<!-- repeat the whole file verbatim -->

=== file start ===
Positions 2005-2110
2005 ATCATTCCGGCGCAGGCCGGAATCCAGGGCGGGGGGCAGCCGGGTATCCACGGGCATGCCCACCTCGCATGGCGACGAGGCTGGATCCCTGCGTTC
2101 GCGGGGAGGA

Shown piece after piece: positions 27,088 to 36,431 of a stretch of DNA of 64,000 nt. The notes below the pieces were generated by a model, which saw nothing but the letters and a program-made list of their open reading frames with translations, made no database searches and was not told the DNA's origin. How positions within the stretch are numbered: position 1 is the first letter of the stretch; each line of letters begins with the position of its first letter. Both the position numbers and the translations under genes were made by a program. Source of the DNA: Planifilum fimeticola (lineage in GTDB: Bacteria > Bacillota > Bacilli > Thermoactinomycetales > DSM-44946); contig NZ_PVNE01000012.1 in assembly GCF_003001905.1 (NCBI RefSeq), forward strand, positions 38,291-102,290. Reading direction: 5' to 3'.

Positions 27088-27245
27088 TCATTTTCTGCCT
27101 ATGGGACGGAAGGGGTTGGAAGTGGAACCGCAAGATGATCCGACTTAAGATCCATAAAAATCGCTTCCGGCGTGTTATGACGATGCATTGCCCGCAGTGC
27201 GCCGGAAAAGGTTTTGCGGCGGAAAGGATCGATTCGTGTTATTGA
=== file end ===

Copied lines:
Positions 2005-2110
2005 ATCATTCCGGCGCAGGCCGGAATCCAGGGCGGGGGGCAGCCGGGTATCCACGGGCATGCCCACCTCGCATGGCGACGAGGCTGGATCCCTGCGTTC
2101 GCGGGGAGGA

Shown piece after piece: positions 27,088 to 36,431 of a stretch of DNA of 64,000 nt. The notes below the pieces were generated by a model, which saw nothing but the letters and a program-made list of their open reading frames with translations, made no database searches and was not told the DNA's origin. How positions within the stretch are numbered: position 1 is the first letter of the stretch; each line of letters begins with the position of its first letter. Both the position numbers and the translations under genes were made by a program. Source of the DNA: Planifilum fimeticola (lineage in GTDB: Bacteria > Bacillota > Bacilli > Thermoactinomycetales > DSM-44946); contig NZ_PVNE01000012.1 in assembly GCF_003001905.1 (NCBI RefSeq), forward strand, positions 38,291-102,290. Reading direction: 5' to 3'.

Positions 27088-27245
27088 TCATTTTCTGCCT
27101 ATGGGACGGAAGGGGTTGGAAGTGGAACCGCAAGATGATCCGACTTAAGATCCATAAAAATCGCTTCCGGCGTGTTATGACGATGCATTGCCCGCAGTGC
27201 GCCGGAAAAGGTTTTGCGGCGGAAAGGATCGATTCGTGTTATTGA